Double Saddle Wire Rope Clips

Double saddle wire rope clips consist of two saddles, each with a leg, and two nuts—one used on the top and one on the bottom. Double saddle wire rope clips can be used in either direction, so they take the guesswork out during installation when applying to the live end and the dead end of a piece of wire rope.

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Common Mistakes When Installing Wire Rope Clips

Unfortunately, it is not uncommon to see a wire rope clip applied incorrectly. Some of the most common mistakes include:

  • Not torquing to the manufacturer’s expectations
  • Not using the recommended number of clips
  • Incorrect spacing between clips
  • Saddle is on the incorrect end of the rope
  • Incorrect amount of turnback when forming an eye
  • Using the wrong type of clip for the application
  • Not matching the clip size to the wire rope size
  • Failing to cycle the rope and regularly tighten the clips

Not Torquing to the Manufacturer’s Expectations

Wire rope clips require the use of a torque wrench in order to function properly. Torquing the nuts on the clips too much or too little can cause the clip to fail. If the clip is over-torqued, it could damage the threads of the wire rope. If the clip is under-torqued, the holding power of the clip is diminished and the wire rope could slip through.

Not Using the Recommended Number of Clips

There are a minimum number of clips required for use related to the wire rope diameter. Using less than the number of specified clips could result in decreased efficiency and possible failure.

Incorrect Spacing Between Clips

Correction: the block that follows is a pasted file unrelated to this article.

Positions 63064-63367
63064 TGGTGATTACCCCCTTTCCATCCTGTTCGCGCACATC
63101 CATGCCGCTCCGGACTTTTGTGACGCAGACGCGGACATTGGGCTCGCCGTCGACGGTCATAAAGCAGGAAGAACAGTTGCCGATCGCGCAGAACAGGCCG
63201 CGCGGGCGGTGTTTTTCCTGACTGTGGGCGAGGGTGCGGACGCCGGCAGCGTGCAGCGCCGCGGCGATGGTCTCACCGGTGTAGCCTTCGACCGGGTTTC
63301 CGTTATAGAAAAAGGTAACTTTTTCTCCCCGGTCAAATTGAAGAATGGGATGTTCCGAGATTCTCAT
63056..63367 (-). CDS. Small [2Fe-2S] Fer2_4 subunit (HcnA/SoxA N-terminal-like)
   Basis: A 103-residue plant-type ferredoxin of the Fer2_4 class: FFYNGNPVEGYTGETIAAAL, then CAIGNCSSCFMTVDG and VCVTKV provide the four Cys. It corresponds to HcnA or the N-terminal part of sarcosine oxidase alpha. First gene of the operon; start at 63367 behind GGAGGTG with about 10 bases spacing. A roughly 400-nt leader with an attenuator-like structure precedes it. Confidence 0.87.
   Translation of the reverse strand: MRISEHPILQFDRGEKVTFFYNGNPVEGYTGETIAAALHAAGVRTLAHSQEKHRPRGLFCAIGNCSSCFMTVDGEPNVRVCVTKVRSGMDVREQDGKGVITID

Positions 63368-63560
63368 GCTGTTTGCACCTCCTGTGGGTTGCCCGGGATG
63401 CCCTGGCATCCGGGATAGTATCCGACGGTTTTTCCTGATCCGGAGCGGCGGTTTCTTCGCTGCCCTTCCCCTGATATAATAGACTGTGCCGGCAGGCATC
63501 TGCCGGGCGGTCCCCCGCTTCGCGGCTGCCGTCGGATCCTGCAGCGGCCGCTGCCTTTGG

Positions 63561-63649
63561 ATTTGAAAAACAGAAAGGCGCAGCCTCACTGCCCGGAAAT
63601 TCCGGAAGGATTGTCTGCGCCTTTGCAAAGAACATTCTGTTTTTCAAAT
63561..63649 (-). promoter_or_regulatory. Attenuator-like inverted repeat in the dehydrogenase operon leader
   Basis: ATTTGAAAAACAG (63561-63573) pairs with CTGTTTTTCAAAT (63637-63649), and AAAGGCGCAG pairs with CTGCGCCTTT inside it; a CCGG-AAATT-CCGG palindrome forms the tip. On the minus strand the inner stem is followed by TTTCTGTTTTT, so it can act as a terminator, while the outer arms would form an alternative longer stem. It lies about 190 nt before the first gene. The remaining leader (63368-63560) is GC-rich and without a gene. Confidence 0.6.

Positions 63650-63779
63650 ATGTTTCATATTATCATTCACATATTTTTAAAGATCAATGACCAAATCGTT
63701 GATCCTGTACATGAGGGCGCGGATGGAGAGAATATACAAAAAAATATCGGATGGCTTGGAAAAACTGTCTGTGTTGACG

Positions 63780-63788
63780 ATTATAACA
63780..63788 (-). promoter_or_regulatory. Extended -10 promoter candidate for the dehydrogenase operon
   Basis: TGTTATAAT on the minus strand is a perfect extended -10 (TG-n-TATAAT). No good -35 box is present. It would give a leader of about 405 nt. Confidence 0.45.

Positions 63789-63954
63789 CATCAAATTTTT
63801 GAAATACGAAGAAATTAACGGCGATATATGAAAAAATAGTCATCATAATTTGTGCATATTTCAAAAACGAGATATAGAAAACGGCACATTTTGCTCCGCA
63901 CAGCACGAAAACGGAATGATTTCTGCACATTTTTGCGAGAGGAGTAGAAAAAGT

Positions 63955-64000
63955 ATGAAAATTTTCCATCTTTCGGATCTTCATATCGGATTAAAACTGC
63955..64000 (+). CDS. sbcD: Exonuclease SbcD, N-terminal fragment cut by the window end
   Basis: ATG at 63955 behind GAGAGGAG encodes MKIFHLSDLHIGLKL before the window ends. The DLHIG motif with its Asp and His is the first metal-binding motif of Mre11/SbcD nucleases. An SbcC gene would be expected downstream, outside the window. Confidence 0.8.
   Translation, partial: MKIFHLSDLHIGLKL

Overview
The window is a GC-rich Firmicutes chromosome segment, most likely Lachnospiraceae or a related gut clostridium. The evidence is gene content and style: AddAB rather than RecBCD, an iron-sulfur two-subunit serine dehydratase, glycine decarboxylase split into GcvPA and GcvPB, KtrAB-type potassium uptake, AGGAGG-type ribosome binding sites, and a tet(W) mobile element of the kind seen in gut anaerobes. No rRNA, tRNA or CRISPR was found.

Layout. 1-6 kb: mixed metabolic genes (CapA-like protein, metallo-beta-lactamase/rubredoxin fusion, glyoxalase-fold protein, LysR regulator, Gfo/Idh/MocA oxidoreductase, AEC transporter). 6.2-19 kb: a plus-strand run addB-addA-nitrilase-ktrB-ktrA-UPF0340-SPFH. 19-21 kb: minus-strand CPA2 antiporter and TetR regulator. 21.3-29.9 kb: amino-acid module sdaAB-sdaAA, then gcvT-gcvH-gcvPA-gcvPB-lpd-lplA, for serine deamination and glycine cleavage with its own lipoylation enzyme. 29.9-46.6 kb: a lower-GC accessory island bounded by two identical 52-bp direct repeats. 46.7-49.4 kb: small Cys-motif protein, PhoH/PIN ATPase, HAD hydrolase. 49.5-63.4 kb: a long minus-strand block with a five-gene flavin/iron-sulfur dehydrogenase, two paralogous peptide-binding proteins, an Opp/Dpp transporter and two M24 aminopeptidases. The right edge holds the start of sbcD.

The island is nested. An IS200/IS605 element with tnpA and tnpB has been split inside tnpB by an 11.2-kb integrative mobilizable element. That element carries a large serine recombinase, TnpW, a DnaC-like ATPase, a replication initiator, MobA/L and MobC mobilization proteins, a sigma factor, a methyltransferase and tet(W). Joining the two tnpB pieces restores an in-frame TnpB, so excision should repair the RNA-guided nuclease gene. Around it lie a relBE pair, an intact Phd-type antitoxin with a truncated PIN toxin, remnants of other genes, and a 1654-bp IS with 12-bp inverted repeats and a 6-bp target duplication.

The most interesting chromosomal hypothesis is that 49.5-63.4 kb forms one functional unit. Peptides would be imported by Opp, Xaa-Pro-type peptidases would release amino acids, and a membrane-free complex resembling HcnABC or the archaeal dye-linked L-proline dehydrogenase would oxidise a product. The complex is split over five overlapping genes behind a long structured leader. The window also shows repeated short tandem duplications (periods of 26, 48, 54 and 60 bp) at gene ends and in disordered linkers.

Depending on the number and size of the wire rope clips, there is a proportional amount of space required between the placement on each clip on the rope.

Saddle is on the Incorrect End of the Rope

There are two sides of a U-Bolt style wire rope clip: the saddle and the U-Bolt. When securing a wire rope eye, it is important to place the clip on the correct end of the rope.

The saddle of the clip rests on the live end of the rope, while the U-bolt is to rest on the dead end of the rope.

A saying commonly used in rigging to help remember this is: “Never saddle a dead horse!” In other words, never put the saddle on the dead end of the rope.

Incorrect Amount of Turnback When Forming an Eye

The turnback is the portion of the wire rope eye that runs from the end of the bearing eye to the live end. Having less than the suggested amount of turnback will decrease the efficiency of the wire rope eye and could lead to failure.

Using the Wrong Type of Clip for the Application

It is important to be sure you are using the correct wire rope clip—forged or malleable wire rope clips—for the application. Malleable clips can only be used for non-critical uses, such as tension rope to form a perimeter around a parking lot.